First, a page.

When people think of their ancestors immigrating to America two scenarios usually come to mind – the story of the Pilgrims and the Mayflower or the ‘huddled masses’ arriving at Ellis Island. What about the thousands of Europeans who arrived between those times?
Almost all of my ancestors immigrated in the 1700’s. The Pilgrims arrived in 1620 and Ellis Island operated from 1892-1924 so my folks fell into the ‘in between’ category. The last of these ancestors to arrive was my 3x Great Grandfather Christian Heitman (1810-1880) and family. They are listed on the passenger list for the ship “Element” arriving at New Orleans from Bremen, Germany on January 9, 1846.
|Germany in the 1800's|
When Christian left home, Germany was not the unified country it is today. Then it consisted of loosely allied principalities ruled by various princes, dukes, and other monarchs. On the passenger list Christian lists his home as Hanover, an area in what is now northern Germany. Christian lists his occupation as farmer and is traveling with his wife Sophia, his 4 children (ages 3-11), and his widowed father, Heinrich, age 69. It is not known what motivated this family to pack all their belongings in 4 boxes and move to the other side of the world. Perhaps it was the lack of opportunity in their homeland or the promise of cheap farmland drew them to the United States. Whatever the reason, they listed their destination as New Orleans.
Travel was done by sailing ship at this time. Steamships did not come into Trans-Atlantic use until the 1850’s. The trip took 10-24 weeks, depending on weather and destination. We can imagine that The Heitman’s trip was one of the longer ones as they were traveling all the way from the North Sea to the Gulf of Mexico. Sanitation was often a problem and sometimes disease would breakout amongst the passengers. Food supplies may run low if the weather caused the trip to be longer than planned. But boredom was the most common complaint of immigrants. My kids thought 3 days in the mini-van to the Grand Canyon was arduous; imagine 4 months cooped up with nothing to look at but the ocean. Of the 177 passengers on the “Element”, 4 died and 2 babies were born enroute.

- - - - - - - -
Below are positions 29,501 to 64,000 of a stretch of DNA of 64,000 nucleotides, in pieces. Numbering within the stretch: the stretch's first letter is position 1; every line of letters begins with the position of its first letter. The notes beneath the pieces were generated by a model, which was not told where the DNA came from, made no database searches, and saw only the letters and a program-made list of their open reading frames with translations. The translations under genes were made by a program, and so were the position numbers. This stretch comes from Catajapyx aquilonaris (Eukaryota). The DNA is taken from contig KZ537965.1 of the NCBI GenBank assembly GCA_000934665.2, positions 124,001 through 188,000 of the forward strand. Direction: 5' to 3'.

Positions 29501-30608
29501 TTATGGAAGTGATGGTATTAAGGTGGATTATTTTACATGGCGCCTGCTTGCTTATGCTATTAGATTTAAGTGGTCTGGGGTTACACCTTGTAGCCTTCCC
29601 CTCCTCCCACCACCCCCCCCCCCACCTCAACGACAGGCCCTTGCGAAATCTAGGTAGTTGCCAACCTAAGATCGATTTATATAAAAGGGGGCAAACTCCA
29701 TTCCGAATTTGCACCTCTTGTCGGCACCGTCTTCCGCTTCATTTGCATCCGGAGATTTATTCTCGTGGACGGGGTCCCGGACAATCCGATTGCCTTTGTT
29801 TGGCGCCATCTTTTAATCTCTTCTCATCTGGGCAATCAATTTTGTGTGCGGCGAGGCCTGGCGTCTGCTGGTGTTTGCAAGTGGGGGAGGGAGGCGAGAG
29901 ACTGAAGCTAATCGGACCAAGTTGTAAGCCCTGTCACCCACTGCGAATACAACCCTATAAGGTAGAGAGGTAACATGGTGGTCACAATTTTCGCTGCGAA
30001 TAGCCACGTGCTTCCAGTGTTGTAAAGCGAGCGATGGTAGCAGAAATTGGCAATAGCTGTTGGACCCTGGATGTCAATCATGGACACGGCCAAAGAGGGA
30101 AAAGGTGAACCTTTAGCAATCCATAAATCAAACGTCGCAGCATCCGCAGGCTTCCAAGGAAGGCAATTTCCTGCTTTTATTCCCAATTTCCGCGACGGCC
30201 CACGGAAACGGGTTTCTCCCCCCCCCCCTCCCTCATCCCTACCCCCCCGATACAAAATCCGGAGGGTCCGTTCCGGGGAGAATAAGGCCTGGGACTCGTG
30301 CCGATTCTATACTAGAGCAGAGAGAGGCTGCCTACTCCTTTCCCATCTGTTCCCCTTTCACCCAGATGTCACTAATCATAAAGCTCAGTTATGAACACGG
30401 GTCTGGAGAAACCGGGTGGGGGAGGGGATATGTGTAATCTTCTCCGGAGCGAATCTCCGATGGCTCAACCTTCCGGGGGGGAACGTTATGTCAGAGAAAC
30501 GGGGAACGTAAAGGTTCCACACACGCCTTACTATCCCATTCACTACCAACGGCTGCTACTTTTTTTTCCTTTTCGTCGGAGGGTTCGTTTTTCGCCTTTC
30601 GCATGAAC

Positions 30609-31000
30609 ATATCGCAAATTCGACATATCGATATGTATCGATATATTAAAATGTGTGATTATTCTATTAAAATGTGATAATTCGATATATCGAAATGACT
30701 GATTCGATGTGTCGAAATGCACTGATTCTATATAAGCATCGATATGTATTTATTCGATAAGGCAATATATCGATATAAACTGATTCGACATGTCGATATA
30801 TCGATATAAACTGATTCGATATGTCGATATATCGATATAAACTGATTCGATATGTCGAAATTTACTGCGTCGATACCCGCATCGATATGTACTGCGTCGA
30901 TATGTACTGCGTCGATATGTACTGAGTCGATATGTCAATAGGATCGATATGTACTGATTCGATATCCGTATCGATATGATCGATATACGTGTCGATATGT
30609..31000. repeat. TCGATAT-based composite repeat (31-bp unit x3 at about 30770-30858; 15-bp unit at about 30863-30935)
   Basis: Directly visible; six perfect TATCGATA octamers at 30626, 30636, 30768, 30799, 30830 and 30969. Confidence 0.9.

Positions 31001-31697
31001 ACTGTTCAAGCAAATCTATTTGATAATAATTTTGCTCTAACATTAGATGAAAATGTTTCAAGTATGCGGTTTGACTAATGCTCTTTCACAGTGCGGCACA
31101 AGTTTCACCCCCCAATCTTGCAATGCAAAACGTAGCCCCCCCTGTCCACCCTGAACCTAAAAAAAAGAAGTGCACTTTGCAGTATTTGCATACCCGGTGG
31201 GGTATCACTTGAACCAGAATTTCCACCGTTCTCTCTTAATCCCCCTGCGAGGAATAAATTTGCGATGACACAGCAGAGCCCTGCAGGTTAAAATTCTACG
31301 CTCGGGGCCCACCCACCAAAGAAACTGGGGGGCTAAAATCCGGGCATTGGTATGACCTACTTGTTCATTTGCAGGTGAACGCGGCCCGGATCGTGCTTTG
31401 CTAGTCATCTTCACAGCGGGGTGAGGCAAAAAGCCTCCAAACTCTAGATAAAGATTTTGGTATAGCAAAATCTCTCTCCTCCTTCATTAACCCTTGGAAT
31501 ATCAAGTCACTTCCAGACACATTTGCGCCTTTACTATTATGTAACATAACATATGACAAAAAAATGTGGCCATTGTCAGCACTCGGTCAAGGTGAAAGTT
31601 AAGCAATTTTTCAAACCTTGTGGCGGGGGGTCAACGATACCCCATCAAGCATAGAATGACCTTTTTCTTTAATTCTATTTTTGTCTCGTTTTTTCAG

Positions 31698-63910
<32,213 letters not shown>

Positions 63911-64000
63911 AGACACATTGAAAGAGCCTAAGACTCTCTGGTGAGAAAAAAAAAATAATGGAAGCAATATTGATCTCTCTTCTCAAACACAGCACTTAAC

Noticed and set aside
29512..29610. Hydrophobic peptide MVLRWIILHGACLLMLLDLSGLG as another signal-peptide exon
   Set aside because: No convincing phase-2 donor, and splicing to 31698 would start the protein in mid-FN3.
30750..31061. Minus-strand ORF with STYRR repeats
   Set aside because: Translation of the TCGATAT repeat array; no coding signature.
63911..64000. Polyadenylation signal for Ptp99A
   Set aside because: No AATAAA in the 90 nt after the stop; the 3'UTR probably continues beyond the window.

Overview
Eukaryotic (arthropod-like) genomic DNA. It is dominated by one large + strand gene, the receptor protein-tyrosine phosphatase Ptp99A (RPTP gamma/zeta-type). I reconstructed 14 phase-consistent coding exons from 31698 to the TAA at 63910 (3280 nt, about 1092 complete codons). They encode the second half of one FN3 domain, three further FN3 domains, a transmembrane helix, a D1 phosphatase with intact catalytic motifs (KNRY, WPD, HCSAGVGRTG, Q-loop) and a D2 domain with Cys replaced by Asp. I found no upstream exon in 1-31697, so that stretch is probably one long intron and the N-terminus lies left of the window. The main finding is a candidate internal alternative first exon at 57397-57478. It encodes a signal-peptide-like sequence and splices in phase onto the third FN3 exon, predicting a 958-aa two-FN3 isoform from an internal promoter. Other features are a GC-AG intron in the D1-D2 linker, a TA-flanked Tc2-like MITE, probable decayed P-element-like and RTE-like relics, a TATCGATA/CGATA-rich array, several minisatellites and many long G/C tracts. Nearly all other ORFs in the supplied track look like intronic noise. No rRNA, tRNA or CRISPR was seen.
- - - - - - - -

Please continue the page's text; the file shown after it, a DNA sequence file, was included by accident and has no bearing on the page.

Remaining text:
New Orleans became part of the United States with the Louisiana Purchase in 1803. By 1840 New Orleans was the wealthiest and 3rd largest city in the US. It must have been quite a sight for the new arrivals. Although New Orleans was their destination on the passenger list, the Heitmans soon left for Cape Girardeau, Missouri, probably traveling by paddle-wheeler up the Mississippi. I am unsure why they picked that area to settle. There was an established German community there but most of those folks came from North Carolina in the early 1800’s. Many times immigrants were joining family already settled in an area but there were no other Heitmans listed in the early census records. There were other passengers on the “Element” destined to St. Louis so perhaps the Heitmans were convinced to go north by them. They are listed in the 1850 census of District 14 of Cape Girardeau County.
In 1849 Christian purchased 40 acres of land in Bollinger County. In 1854 he purchased an additional 80 acres and had moved his family of now 10 children there. His children married into the established German families of the area, the Hahns, the Conrads, and the Younts. It does not appear that any family members later joined the Heitmans from Germany. Christian died in 1880 and is buried in Yount Community Cemetery in Perry County, Missouri. His wife, Sophia, lived until 1902 and is buried with him.
One has to admire Christian Heitman and his desire to better his life in the United States. He packed up his entire family to move over 4000 miles to strange land, knowing no one at his destination. What an adventurous spirit, what courage this took. He was just one of many to make this journey but that does not diminish what he accomplished.